Crazy Mountains

The Crazy Mountains are primarily US Forest Service public lands administered by two Forests (established in the late 1800s) – the northern part by the consolidated Helena-Lewis and Clark National Forest and the larger southern portion by the consolidated Custer Gallatin National Forest. The northern portion is located in Meagher and Wheatland counties and the southern in Park and Sweet Grass counties.

The Crazy Mountains involve a checkerboard of private and public lands, which originated with the Federal government granting alternate sections to the Northern Pacific Railroad; compensation for building track. Eventually, private landowners purchased sections from the Railroad. Some checkerboarded private land parcels have been sold or transferred to the Forest Service, enabling the Forest Service to consolidate some of the checkerboarded parcels.

The Forest Service has a number of trails/roads in the Crazy Mountains, which have been historic public access trails, appearing on map publications, dating back almost 100 years; as well as being part of Travel Management Plans.

In the 1940’s, with the popularity of Dude Ranches and outfitting, certain private landowners began cutting off public access to these trails, which have been a source of continuing contention for decades. With Montana’s law of Reverse Adverse Use being 5 years, the Forest Service and the public need to diligently defend our historical public access to our public lands.

Beginning in 2001, the Big Elk Canyon issue began, with landowner Mac White seeking to build a road to access his private parcels, across the northeastern USFS Crazy Mountains parcels, south of Big Elk Canyon, to reach his checkerboarded parcels within. White wanted road access to log and ranch. Yet, he did not want to allow public access through his property, he only wanted the Forest Service to have administrative access. Federal regulations require seeking reciprocity, or public access, in return for private access. White sought the assistance of Sen. Conrad Burns to force the Forest Service’s hand through a legislative rider; it did not succeed…

Some of the Trails involved are: Trails 267, 195, 267, 268 part of the Porcupine Lowline trail system on the west side; Swamp Creek on the southeastern side; Trail 115/136 (East Trunk Trail) and Trail 122 (Sweetgrass) on the east side.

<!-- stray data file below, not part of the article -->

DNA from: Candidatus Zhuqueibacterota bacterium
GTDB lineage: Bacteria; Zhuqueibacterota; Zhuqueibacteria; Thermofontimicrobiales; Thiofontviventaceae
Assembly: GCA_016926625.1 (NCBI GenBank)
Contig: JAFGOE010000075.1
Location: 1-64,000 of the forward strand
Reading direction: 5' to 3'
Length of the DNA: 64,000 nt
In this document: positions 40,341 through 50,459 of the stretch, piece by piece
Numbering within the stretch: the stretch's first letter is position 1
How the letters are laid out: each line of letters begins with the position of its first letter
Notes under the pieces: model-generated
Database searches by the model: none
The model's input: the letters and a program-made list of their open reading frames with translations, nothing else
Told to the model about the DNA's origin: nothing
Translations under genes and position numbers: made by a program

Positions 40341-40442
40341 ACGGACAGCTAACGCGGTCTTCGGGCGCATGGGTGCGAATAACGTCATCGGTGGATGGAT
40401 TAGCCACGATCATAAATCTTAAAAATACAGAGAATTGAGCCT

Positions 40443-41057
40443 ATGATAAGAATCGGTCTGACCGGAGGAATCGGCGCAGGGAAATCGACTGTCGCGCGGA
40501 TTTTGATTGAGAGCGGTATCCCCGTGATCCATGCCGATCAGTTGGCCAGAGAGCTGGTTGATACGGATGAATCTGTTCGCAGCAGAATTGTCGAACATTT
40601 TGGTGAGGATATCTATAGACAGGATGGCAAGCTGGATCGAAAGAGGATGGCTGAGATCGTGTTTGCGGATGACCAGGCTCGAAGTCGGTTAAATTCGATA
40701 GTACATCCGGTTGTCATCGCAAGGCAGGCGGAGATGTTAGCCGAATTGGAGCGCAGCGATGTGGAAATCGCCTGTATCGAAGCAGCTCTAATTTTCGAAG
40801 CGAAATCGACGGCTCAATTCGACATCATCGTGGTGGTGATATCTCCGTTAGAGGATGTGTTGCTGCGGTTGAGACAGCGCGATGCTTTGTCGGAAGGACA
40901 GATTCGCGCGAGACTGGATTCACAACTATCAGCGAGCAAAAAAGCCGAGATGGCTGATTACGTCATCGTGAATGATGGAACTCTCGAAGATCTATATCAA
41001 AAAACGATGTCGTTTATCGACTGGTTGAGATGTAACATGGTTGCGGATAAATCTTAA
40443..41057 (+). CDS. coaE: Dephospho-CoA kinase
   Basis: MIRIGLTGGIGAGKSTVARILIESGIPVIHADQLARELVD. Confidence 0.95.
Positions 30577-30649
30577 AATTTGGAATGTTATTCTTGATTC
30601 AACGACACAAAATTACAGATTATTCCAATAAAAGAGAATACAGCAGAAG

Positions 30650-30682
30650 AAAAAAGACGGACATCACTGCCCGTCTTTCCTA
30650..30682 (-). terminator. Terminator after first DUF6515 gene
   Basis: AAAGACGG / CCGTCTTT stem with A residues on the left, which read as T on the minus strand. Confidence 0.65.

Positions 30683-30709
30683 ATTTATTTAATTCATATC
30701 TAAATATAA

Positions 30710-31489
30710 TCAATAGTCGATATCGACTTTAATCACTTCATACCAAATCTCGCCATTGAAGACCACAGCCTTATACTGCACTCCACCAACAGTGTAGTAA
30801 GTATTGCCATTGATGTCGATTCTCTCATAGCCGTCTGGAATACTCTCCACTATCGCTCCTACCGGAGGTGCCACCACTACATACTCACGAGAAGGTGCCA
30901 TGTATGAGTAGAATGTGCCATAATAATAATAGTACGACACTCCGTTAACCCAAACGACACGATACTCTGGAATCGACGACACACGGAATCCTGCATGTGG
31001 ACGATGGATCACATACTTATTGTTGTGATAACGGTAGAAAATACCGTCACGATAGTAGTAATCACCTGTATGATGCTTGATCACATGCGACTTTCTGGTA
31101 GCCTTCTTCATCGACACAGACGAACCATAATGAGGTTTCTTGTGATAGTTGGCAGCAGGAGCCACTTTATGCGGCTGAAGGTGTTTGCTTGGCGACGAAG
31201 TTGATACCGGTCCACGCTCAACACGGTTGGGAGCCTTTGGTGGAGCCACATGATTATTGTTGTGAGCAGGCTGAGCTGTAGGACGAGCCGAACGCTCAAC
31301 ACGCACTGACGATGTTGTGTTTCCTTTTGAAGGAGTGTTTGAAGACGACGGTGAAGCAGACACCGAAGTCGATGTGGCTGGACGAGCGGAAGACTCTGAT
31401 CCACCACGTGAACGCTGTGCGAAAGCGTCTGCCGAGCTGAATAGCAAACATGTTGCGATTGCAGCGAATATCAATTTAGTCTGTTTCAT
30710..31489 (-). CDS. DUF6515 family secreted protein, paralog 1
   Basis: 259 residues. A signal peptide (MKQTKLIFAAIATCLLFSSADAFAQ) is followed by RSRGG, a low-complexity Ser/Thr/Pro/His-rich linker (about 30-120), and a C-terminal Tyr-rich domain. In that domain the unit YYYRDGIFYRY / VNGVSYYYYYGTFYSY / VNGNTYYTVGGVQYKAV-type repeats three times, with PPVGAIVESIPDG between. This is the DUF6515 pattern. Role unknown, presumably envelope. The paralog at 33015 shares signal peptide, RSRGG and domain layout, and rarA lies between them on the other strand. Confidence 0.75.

Recently, public lands and access issues reared their head again when Yellowstone District Ranger Alex Sienkiewicz became the District Ranger, began managing for multiple use, according to Region 1 Forest Service policy. In pursuing public access and maintaining historical trails, Sienkiewicz drew the ire of certain Sweet Grass and Park County landowners who began targeting him in his position. Utilizing their various positions in organizations, such as the Montana Outfitters & Guides Association, Montana Farm Bureau and the Montana Stockgrowers Association, the landowners complained to Senator Steve Daines (including false allegations), Forest Service Chief Thomas Tidwell and newly appointed Secretary of Agriculture Sonny Perdue. Sienkiewicz was removed from his District Ranger position on June 16, 2017.

PLWA responded with a letter of support, refuting the special interest landowner allegations with FOIA and other documents obtained by Enhancing Montana’s Wildlife & Habitat the previous fall.

The Forest Service initially reported Sienkiewicz was being investigated for the landowner allegations and removed due to pressure from Sen. Daines and Ag. Sec. Perdue. The investigation would not be made public, nor subject to a FOIA. Numerous letters of support for Sienkiewicz were sent to Congressmen, the Forest Service, Perdue, newspapers and publications. On Oct. 11, 2017, it was reported that Alex Sienkiewicz was being restored to his Yellowstone District Ranger position, effective about Oct. 20th.

PLWA is currently in data gathering mode concerning the Crazy Mountain public access trails situation.

Crazy Mountains
Public Land/Water Access Association Inc. or PLWA,
is a citizen group organized and operated under the Montana nonprofit corporation act.
The Internal Revenue Service has made a determination that PLWA qualifies as a tax- exempt
organization under Section 501(c)(3) of the Internal Revenue Code and that it is a public charity.

Articles and Information on this site represent the opinion of the writer and are not intended as legal advice.
Legal counsel may be needed in dealing with specific access situations and issues.

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